Protective Coat for newly bought dining table

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Hi.. I have an oak dining table that I recently bought (new) and wanted to know what kind of finishing / paint / material I could apply to it (coat it with) so that it will look the same in about a few years or more as it does now. This could be something that I spray on or paint on with a brush..
Thanks in advance for your suggestions..
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What's it got now? Totally bare, unfinished wood, or other?
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JoeSpareBedroom wrote:

No.. It's finished now (It's from Ashley Furniture : http://www.ashleyfurniture.com )
But I don't know what they have applied on it, or what would be best for it now..
Thanks
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Probably nothing. Our Pennington Pine dining room table is 30 years old. Our kitchen table is 25 years old. They are used daily and nothing has ever been applied to them. They are still in fantastic shape. Couple of small dings from stuff dropped over the years, but many meals served, pasta rolled out, used for the mixer at time, meat grinder, etc.
If you are concerned, check with your dealer or contact Ashley through their web site.
--
Ed
http://pages.cthome.net/edhome/



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Edwin Pawlowski wrote:

Ok.. Thanks..
I did have a Cherry dining table (with chairs) from Levitz, and after a while the paint / finishing on the chairs started fading after about 6 years of normal usage (no pets or kids) , and there was a noticeable change in color. The top of the dining table itself was fine, (Since it was covered with a tablecloth) but I wish I had put some kind of protective coating on it..
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Is the table in a spot where sun through the window hits it?
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Parts of it are, parts are not..
It's near a window that has a mini-blind on it, but depending on the time of day, it's either open or closed.. (I'm at work during the day)
Thanks
JoeSpareBedroom wrote:

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If you go to www.jcpenney.com and poke around their window covering section, you'll notice that some products are designed to block UV light, "to protect the colors of furniture and carpets". This is a clue. There's only so much you can do to the furniture to protect it from certain things, like sunlight. You *could* apply a marine-grade finish that's better at filtering UV, but you'd still have to USE YOUR TELEPHONE to call the furniture manufacturer first. Have you called them yet?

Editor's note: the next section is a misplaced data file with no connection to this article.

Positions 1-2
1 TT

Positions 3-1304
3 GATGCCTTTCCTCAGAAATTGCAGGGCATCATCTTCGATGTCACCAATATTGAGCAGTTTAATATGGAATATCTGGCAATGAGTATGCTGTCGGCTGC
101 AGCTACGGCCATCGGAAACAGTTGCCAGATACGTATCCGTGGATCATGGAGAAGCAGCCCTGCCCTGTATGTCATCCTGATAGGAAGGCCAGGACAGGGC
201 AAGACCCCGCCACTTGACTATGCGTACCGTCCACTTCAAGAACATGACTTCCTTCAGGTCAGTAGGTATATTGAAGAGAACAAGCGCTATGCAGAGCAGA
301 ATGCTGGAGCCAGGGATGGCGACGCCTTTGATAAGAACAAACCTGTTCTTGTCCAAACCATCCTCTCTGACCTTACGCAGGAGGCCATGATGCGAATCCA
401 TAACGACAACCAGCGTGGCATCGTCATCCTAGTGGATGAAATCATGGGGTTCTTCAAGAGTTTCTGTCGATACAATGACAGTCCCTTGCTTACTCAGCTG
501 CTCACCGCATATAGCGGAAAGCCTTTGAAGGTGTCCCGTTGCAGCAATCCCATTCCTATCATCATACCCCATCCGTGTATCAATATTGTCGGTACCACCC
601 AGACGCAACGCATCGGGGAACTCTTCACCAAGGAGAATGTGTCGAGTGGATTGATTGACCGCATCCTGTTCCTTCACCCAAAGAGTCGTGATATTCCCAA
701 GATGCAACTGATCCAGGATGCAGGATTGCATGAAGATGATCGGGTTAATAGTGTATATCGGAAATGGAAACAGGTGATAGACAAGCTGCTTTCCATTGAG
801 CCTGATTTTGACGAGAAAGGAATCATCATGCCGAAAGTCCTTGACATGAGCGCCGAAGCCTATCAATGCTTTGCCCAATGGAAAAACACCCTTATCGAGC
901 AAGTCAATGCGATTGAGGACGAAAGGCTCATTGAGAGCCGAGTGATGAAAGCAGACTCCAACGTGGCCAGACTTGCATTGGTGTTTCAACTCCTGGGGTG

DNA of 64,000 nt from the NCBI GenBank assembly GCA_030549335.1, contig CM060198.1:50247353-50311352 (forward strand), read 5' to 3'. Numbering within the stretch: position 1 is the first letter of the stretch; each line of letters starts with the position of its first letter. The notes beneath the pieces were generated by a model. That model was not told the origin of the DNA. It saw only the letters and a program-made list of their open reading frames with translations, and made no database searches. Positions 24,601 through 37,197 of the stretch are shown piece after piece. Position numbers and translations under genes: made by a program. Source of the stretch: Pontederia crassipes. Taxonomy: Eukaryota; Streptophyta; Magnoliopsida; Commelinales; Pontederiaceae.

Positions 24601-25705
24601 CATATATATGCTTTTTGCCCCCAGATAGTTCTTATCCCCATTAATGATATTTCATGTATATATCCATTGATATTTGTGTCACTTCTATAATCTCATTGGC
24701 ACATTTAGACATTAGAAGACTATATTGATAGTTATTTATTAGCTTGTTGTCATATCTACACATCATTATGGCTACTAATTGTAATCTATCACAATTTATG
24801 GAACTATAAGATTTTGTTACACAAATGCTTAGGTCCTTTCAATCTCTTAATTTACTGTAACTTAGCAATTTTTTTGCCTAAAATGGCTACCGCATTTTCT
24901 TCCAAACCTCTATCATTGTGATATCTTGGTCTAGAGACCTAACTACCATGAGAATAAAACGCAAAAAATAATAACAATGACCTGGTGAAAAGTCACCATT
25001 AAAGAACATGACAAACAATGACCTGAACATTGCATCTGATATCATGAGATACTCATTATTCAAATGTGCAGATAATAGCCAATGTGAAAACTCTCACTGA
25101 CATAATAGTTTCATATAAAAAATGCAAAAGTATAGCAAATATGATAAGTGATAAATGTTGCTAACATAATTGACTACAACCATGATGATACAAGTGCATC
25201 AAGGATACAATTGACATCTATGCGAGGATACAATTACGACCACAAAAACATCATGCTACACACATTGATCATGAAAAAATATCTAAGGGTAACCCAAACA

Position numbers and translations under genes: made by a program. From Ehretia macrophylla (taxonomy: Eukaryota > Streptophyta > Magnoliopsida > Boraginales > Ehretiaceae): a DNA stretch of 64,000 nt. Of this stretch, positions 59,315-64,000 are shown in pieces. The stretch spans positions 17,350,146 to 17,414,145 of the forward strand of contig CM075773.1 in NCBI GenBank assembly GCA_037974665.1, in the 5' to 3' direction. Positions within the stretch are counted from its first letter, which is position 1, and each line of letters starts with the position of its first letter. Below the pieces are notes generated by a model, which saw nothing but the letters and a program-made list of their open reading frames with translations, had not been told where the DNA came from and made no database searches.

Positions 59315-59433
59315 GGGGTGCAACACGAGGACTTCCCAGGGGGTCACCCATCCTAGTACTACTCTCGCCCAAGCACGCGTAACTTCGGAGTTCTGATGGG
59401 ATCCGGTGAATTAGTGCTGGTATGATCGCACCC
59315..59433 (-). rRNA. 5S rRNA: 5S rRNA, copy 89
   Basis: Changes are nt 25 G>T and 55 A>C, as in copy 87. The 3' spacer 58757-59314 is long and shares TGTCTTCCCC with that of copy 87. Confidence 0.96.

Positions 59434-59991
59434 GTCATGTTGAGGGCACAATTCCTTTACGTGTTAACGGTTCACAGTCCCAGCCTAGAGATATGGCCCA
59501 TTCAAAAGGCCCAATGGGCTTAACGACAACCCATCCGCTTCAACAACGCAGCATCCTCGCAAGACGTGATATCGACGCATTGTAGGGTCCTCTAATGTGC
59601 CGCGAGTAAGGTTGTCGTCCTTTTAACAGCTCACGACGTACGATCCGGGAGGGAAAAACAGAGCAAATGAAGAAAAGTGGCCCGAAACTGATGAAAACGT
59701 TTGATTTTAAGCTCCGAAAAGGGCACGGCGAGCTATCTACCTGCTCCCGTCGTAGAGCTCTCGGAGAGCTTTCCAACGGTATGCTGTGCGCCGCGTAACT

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To get as good a finish as you have now is not simple, you have a perfect dust free finish, I have alot of wood finishing experiance and would not consider my recoat to be as good as the original. unless I spent maybe 6 - 8 hrs on it. The other concern is some products you can get bonding or even chemical reactions on newer finishes that have not cured completly. Once I had that issue on a product change, the solution was wait 4-6 months. You may be lucky you may not but complete cleaning and dulling of the old finish without going through it are a few requirements.
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I agree, but this guy still seems hell-bent on ruining his table, so I thought I'd distract him by mentioning window coverings.
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Yeah, window coverings are good.
They keep folks from spying on neighbors, too!
--


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It wouldn't have helped.
S
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This table was free, right? You paid nothing for it?
WTF are you asking us for? Somewhere in your house is a device with 12 pushbuttons labeled 1-9, plus zero, # and *. It's called a telephone. You get someone's phone number from the phone book, web site, catalogs, etc.* Then, using the phone, you push the buttons which match that number. You'll hear a voice on the other end and you can talk to them. Call the manufacturer!
*Sometimes people will tell you their phone number, and you can write it down on paper, using a pen or other writing instrument.
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On Mon 29 May 2006 08:54:07p, Thus Spake Zarathustra, or was it JoeSpareBedroom?

Joe, plase *spare* us!
Plonk!!!
--
Wayne Boatwright @@
_____________________
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"Wayne Boatwright" <wayneboatwright_at_gmail.com> wrote in message

You don't get it, do you? The guy's got the web site address of the manufacturer.
Analogy: A teenager's sitting on the couch with a world atlas right next to her. She says she needs to know where Australia is, but can't seem to find it.